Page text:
While I was abroad, the IAA reported that a 2,000 year old mikveh has been found near the Temple Mount:
“The miqve was discovered inside the western hall of a splendid structure that is located just c. 20 meters from the Western Wall. Parts of the building were discovered in the past and the Israel Antiquities Authority is currently exposing another one of the three halls inside it. It is one of the most magnificent structures from the Second Temple period ever to be uncovered.”
This “magnificent structure” is the Council-chamber, also known as the Masonic Hall, which was first discovered by Charles Warren in the 1860’s. It is located near the Western Wall and the bridge over Wilson’s Arch was later partly built over it. This drawing shows the location of the Council-chamber, the Xystus and the Hasmonean Palace in relation to the Temple Mount:
The confusing part in the rest of this report is the following sentence:
“In his book The War of the Jews, Josephus Flavius writes there was a government administrative center that was situated at the foot of the Temple. Among the buildings he points out in this region were the council house and the “Xistus”- the ashlar bureau. According to the Talmud it was in this bureau that the Sanhedrin – the Jewish high court at the time of the Second Temple – would convene. It may be that the superb structure the Israel Antiquities Authority is presently uncovering belonged to one of these two buildings.”
Josephus actually writes the following about the northern part of the First Wall in The War of the Jews 5.144:
“Beginning on the north at the tower called Hippicus, it [the city wall] extended to the Xystus, and then joining the council-chamber terminated at the western portico of the temple.”
The Xystus was not a building, but a paved open space for assembly, used for public speeches. In Greek, xystus means smooth, polished flag-stones. Previously, the Gymnasium was located there. In The War of the Jews 2.344, Berenice stood watching on the roof of the Hasmonean Palace, while King Agrippa made a speech to the people which he had summoned to the Xystus below. If they were inside a building, Berenice could never have watched this event. It is therefore a mistake to confuse the Xystus with the “ashlar bureau”, better known as the Chamber of Hewn Stone (Lishkat haGazit in Hebrew) of the Mishnah.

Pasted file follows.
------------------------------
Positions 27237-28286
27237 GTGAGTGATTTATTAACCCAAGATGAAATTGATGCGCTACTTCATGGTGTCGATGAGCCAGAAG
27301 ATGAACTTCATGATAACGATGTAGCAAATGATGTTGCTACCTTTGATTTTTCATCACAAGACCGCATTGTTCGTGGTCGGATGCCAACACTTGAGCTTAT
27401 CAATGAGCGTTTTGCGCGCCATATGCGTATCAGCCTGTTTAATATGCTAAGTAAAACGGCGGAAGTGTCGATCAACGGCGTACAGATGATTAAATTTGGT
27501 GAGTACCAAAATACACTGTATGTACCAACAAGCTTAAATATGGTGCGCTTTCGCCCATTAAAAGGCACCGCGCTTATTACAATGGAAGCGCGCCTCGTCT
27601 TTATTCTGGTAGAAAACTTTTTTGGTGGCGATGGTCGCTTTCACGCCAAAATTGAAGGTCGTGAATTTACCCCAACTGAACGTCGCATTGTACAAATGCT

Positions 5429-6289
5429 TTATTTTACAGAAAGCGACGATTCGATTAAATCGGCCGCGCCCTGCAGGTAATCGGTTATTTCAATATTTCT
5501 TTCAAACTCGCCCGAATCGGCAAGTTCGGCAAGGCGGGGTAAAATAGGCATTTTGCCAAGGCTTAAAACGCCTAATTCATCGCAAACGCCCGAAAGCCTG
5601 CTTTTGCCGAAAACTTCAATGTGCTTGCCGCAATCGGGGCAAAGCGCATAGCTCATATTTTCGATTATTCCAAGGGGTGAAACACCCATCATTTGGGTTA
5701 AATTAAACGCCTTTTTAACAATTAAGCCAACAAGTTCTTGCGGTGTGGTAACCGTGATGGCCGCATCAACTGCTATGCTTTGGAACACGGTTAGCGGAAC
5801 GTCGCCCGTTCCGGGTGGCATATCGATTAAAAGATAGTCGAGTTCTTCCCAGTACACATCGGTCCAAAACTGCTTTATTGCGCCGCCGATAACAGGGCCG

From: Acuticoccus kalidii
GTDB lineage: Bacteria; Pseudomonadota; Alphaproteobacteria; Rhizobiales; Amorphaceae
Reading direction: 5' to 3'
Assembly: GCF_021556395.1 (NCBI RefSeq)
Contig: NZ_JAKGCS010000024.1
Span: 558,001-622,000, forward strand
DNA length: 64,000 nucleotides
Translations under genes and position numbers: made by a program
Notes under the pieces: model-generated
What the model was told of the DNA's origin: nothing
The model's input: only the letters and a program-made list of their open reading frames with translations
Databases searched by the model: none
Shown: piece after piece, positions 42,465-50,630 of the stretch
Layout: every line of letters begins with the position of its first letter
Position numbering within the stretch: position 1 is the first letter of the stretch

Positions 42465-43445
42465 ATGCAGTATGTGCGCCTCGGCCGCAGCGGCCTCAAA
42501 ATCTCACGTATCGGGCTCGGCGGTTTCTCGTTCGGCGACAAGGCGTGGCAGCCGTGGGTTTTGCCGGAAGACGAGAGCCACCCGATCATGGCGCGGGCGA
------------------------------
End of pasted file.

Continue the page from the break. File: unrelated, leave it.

The Council-chamber (Bouleh in Greek) was located between the Xystus and the Western Wall of the Temple Mount. It was a public building and has nothing to do with the Chamber of Hewn Stone, which was located on the Temple Mount. It is described in Mishnah Middot 5.4 as one of the chambers of the Temple Court: “Those [chambers] on the south were the Wood Chamber, the Golah Chamber and the Chamber of Hewn Stone.” “The Chamber of Hewn Stone – there used the Great Sanhedrin of Israel to sit and judge the priesthood.” See also my previous post on The Sanhedrin and the Temple Mount.
The archaeologist Alexander Onn correctly calls the Council-chamber a government administrative building. The mikveh with its 11 steps was built later into the building, testifying to the growth and development of Jerusalem later on in the Herodian period.
The Council-Chamber was a beautifully designed building with pilasters cut into the interior walls, resting on a plinth which was located about 1 meter (3 feet) above the original floor. The newly discovered mikveh is located in the western hall of this building, well below the original floor level. Below is my reconstruction drawing, showing the location of the mikveh:
4 thoughts on “A 2,000 year old Mikveh exposed in the Western Wall tunnels”
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